A petition to incorporate the City of Green Valley in southwestern Pottawatomie County has been deemed invalid by County Clerk Dawn Henry.
She with the legal advice of County Counselor John Watt listed several reasons, including maps shown to petitioners the boundaries not matching, as well as failing to list he quantity of land embraced, platted and unplatted.
Several residents, including Timber Creek homeowner Darla Thomas, voiced opposition to the petition.
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Developer Dave Nelson says most in the area are happy with the status quo.
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Resident Jenny Benson says the small number of petitions are not representative of the growing neighborhoods.
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Resident Dustin Kirk also spoke against, noting any petition should be more thoroughly vetted.
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Green Valley, Kansas Foundation executive director Rob Busby spoke neither for or against incorporation, but says growth is bringing tough challenges to an area in need of future infrastructure improvements.
According to Henry, 76 valid signatures were turned in. At least 50 are required to petition the local government. A complete breakdown of the reason for the petition failing are listed below in a letter from the County Counselor to the County Clerk. Many concerns were raised about the sheer cost involved with incorporation versus annexing, which are all still very premature. Some in the audience at Monday’s meeting suggested more studies be done into the Green Valley Governance Plan.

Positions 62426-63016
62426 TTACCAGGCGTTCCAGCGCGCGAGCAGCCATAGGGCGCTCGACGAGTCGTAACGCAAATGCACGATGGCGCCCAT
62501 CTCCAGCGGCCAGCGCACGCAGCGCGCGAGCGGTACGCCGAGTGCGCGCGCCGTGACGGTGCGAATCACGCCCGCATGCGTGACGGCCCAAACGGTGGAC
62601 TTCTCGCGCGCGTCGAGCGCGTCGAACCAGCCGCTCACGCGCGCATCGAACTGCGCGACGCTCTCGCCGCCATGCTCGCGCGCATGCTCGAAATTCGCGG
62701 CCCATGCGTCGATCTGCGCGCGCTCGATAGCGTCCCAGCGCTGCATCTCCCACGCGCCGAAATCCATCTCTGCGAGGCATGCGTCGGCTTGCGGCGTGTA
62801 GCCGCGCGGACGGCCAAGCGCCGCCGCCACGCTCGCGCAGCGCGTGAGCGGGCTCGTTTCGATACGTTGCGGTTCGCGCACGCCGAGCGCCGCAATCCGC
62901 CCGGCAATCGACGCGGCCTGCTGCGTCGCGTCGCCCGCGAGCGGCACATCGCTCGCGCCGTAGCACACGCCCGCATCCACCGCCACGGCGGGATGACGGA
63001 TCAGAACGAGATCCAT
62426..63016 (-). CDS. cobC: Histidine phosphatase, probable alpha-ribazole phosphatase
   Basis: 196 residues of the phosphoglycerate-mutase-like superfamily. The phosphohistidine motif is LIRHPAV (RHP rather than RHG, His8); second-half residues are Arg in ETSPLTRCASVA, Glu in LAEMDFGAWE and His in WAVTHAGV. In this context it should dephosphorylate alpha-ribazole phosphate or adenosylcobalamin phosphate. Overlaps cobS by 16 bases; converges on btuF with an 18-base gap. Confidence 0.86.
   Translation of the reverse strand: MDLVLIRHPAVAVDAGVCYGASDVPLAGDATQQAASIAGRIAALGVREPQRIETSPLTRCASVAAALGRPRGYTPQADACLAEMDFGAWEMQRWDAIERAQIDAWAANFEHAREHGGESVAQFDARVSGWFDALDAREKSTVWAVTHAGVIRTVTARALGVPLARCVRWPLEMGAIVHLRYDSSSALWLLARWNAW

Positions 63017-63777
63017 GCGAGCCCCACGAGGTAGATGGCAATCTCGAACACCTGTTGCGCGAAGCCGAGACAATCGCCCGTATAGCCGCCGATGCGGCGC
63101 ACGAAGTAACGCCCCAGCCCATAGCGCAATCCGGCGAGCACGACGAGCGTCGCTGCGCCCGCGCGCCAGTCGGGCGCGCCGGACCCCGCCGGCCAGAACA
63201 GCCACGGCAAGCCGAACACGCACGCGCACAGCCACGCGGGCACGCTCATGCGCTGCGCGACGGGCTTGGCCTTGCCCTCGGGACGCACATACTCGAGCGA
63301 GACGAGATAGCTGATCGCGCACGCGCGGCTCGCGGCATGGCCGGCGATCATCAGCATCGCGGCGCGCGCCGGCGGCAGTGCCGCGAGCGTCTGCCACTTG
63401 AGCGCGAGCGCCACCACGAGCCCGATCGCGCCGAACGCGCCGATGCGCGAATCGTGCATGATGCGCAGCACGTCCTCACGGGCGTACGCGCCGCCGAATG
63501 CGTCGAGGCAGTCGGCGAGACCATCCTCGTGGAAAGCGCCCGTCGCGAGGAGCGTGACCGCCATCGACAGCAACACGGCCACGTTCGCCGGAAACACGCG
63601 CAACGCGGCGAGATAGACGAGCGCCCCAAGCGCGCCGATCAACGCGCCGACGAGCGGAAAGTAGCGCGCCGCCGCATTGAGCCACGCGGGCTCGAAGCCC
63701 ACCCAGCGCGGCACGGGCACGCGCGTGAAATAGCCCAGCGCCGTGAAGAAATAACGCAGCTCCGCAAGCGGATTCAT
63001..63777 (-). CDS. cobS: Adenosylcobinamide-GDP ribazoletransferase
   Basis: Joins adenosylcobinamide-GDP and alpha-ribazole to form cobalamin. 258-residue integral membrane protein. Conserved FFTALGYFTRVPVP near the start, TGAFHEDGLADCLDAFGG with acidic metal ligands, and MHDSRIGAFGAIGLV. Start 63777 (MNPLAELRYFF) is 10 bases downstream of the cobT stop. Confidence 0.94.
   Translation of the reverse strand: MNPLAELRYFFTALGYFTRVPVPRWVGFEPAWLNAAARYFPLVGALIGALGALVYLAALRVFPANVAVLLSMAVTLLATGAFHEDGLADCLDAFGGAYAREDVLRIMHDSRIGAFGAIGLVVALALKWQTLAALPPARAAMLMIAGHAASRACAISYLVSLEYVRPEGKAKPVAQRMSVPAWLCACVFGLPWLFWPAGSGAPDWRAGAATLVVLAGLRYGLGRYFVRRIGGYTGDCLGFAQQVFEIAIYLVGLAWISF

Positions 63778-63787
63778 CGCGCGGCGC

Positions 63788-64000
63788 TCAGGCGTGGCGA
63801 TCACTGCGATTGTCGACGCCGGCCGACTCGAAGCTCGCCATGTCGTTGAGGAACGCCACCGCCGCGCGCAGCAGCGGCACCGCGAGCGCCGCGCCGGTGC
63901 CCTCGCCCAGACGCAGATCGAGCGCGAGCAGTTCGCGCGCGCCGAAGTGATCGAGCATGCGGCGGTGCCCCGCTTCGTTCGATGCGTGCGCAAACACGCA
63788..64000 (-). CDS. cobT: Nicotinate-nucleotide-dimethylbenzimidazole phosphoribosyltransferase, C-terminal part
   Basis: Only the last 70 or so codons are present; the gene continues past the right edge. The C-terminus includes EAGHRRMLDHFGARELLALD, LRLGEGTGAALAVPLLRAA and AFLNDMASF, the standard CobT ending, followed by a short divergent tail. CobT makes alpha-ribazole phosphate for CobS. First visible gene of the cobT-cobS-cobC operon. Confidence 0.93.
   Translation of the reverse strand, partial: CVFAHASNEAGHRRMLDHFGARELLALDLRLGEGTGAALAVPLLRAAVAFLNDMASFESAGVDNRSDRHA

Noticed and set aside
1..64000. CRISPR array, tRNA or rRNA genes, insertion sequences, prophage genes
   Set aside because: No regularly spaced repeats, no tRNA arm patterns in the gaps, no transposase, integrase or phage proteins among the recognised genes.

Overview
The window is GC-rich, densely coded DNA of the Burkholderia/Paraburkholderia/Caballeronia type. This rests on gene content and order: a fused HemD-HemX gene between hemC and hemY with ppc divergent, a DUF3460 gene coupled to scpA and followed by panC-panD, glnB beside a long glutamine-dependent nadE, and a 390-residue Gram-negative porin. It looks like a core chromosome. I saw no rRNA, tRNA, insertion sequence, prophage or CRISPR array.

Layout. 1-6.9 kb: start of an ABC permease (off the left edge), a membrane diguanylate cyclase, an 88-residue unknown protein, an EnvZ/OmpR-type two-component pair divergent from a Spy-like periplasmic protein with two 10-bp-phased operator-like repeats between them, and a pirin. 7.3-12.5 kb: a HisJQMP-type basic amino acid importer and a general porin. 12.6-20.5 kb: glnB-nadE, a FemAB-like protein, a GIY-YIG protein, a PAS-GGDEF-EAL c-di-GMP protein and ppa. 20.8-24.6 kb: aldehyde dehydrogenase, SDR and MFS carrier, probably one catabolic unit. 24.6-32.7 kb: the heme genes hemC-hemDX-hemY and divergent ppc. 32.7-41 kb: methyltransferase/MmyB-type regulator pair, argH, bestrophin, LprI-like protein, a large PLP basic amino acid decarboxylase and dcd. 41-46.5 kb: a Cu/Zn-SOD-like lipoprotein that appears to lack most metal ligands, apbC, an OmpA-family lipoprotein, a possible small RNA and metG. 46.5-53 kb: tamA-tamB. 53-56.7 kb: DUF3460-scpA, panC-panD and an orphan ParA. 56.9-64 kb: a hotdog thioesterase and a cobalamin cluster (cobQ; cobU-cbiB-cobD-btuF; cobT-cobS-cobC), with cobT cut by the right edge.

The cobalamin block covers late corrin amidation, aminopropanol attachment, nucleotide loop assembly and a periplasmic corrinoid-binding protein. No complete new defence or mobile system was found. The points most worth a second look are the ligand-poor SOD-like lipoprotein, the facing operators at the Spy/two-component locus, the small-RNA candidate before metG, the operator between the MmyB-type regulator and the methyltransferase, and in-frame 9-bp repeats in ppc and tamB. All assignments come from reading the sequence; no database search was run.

Commissioners spoke afterward about their appreciation to all those who participated in the process of petitioning and speaking during public comment.
“It’s going to be a learning process whatever happens down there for the next 3 or 4 years. It’s not going to be fixed automatically. We’re doing the best we can as far as funding it and keeping it going, just like the extension of Excel Road,” said Vice Chair and District 2 commissioner Pat Weixelman.
Commissioner Dee McKee, who lives in the area, says incorporation, annexation and leaving things the way they are all have pros and cons. Currently she says those residents pay 7 mills of rural road money to help fund bridges and road infrastructure, which likely wouldn’t be an obligation to residents if they incorporated.
“If you didn’t pay the 7 mills to the county, you’d have 7 mills yet continuing that you could use in a city, These things are really good questions that some people are trying to figure that out. It’s not a perfect thing any way you go,” she said.
The issue spawned a lot of conversation at Monday’s meeting, prompting Commission Chair Greg Riat at one point to suggest the issue was one that should potentially be hashed out during a town hall meeting in the future.
The Blue Township area is home to some 4,000 residents in Pottawatomie County. It’s the fastest growing area in the county.